Hello, I'm a Swedish girl, at the moment obsessed with various of things, for example, corsets, gaming, historic fashion, fairies, kittens and all things beautiful and cute. I also care a lot about intersectional feminism.
there is literally no difference between academic scholars discussing their interpretations of a text and a bunch of people yelling YOUR HEADCANON IS WRONG at each other
As a Masters student I can vouch for this.
One might have more footnotes though.
Every time a news site runs one of those “Which female star wore the dress better?” articles, I think they should be required to run another story entitled “148 Men Wear the Same Tuxedo, But Who Wore It Best?”
when people dont like lord of the rings because the movies are ‘long’
when people dont like lord of the rings because it has ‘too much fighting’
when people dont like lord of the rings
Lord of the Rings
WHEN U TRYNA TAKE A PILL AND IT TOUCHES YA TOUNGE AND U TASTE IT
- Jillian Medoff (via wordsthat-speak)
The dichotomy of feminine Sansa and her tomboy little sister, Arya, coupled with the modern tendency to champion a misunderstanding of feminism in the form of “strong women” only, erroneously causes many readers and viewers to assume that Sansa is somehow in the wrong from the very beginning. They view her through the misconception-colored glasses of “femininity=weakness”, and assume she is weak, soft, and shallow.
From A Game of Thrones to A Dance With Dragons, Sansa is ever more maligned and abused, but also grows smarter. She takes in information from every source — from Joffrey, Cersei, Petyr, Sandor Clegane, Tyrion Lannister, Ser Dontos, the Tyrells, and Lysa Tully — and turns it into a lesson. The last we saw of Sansa Stark, she was in the palm of Petyr Baelish, but ever aware and ever wiser. (“He is serving me lies as well.”) Sansa still clings to anger, plays her part as a piece for the moment, but does not forget who she truly is or what was done to her:
"…Littlefinger was no friend of hers. When Joff had her beaten, the Imp defended her, not Littlefinger. When the mob sought to rape her, the Hound carried her to safety, not Littlefinger. When the Lannisters wed her to Tyrion against her will, Ser Garlan the Gallant gave her comfort, not Littlefinger. Littlefinger never lifted so much as his little finger for her."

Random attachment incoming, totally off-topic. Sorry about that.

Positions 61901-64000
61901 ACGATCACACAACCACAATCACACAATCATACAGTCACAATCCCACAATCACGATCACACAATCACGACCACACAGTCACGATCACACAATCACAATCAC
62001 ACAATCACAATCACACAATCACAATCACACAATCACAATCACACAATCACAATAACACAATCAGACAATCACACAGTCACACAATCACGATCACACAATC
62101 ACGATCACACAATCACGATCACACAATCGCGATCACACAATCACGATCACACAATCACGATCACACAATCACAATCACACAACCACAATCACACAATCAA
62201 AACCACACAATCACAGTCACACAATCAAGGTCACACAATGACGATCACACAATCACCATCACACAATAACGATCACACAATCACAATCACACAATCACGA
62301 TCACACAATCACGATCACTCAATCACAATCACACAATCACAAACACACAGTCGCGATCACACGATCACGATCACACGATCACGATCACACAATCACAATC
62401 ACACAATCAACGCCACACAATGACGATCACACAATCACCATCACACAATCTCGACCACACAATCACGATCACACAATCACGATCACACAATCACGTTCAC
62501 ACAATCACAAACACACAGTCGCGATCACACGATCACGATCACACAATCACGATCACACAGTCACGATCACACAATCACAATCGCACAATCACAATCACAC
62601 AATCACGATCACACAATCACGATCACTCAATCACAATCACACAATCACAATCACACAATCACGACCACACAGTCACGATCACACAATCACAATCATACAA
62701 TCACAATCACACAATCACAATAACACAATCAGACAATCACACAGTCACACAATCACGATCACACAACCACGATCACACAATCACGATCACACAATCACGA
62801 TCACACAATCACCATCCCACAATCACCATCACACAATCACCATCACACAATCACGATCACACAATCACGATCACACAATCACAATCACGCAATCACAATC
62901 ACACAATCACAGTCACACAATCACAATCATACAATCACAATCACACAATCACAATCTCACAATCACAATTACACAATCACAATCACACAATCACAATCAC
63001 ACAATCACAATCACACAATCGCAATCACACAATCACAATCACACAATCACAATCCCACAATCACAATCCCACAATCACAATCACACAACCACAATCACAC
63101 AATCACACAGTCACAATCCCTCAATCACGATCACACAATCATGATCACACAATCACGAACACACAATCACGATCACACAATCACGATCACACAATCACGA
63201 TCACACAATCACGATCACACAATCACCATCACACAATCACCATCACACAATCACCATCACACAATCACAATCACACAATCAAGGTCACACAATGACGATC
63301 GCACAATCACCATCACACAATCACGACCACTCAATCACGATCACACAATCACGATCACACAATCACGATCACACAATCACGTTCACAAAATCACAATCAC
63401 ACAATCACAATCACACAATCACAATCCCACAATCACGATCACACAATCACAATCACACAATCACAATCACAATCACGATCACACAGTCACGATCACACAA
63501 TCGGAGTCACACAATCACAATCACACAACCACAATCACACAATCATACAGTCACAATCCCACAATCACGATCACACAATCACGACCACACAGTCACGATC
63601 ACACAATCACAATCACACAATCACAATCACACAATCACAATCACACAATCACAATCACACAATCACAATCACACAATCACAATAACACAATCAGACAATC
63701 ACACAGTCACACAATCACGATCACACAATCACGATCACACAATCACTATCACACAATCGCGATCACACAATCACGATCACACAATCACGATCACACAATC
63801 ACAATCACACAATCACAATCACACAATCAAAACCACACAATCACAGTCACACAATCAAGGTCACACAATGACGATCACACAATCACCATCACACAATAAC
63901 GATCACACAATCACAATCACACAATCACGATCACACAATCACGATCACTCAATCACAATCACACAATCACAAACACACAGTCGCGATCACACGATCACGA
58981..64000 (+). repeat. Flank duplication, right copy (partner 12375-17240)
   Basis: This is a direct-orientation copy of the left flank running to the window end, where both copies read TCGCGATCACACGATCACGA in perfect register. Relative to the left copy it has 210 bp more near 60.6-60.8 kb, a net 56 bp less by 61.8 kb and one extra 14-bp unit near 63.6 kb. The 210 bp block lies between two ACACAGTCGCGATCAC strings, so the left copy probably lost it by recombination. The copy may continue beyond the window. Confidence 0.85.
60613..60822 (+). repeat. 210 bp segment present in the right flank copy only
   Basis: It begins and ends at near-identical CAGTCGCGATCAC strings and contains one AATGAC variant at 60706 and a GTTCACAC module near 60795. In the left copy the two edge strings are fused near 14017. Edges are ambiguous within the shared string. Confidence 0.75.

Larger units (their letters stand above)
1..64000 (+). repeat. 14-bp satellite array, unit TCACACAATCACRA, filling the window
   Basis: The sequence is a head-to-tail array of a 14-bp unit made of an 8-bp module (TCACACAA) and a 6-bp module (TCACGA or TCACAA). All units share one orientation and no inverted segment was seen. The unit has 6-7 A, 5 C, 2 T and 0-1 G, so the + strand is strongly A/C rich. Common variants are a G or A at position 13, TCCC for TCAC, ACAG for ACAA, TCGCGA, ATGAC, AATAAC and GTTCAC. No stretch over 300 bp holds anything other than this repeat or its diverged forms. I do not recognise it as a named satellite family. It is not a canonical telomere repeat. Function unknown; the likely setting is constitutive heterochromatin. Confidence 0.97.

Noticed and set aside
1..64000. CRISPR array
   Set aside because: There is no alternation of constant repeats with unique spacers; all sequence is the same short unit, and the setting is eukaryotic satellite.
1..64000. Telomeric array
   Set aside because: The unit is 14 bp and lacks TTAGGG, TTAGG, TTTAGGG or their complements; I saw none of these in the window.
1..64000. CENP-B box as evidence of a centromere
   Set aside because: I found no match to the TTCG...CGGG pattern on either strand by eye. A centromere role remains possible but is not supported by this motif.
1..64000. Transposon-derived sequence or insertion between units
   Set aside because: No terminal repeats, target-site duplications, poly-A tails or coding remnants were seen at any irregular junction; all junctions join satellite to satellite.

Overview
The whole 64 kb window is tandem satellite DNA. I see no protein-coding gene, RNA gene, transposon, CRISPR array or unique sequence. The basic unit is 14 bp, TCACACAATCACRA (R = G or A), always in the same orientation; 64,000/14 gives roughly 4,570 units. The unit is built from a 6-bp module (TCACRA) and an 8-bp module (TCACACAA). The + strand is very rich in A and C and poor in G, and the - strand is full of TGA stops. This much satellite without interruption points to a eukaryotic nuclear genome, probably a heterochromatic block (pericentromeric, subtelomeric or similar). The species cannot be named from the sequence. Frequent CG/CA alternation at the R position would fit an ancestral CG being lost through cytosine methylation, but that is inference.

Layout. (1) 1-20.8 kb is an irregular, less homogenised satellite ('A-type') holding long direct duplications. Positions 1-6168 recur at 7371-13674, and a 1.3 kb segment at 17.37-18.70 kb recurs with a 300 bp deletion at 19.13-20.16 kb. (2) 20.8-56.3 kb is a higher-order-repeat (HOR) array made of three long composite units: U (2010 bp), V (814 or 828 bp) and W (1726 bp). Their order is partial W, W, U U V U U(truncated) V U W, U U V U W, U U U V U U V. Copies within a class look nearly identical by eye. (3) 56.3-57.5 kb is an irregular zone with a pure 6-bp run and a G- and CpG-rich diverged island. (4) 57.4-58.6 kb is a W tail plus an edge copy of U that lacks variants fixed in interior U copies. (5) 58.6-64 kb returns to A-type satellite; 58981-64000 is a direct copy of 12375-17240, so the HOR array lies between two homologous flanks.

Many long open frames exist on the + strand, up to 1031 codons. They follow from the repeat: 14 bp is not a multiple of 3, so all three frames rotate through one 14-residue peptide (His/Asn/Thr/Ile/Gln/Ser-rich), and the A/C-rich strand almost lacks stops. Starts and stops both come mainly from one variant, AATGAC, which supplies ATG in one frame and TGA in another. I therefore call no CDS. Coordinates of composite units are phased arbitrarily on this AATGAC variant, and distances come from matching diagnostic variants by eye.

Sansa’s arc is dependent upon her finding her agency and becoming a player in the game of thrones. Her passive action is not weakness or stupidity. It is her only option and she is working it to the best of her abilities, toeing the line between survival and destruction, identity and dissociation, self-care and necessary self-denial. From the beginning of this story, she has had every tool she needed to rule. Sansa Stark was a sheltered child thrown into emotional and political turmoil. And despite her grief, her guilt, and her longing, she has carried on, “…to porcelain, to ivory, to steel”. She is a wolf, a Stark, and at home in winter and turmoil, high functioning in peril. Her courtesy is not only armor, it is easily weaponized, she only needs the realization and the opportunity. Sansa Stark is very well the political Chekhov’s gun of this series. Not only will she live through the barbaric and oppressive nature of this society, she will be better than it.
"She had always heard that love was a surer route to the people’s loyalty than fear. If I am ever a queen, I’ll make them love me."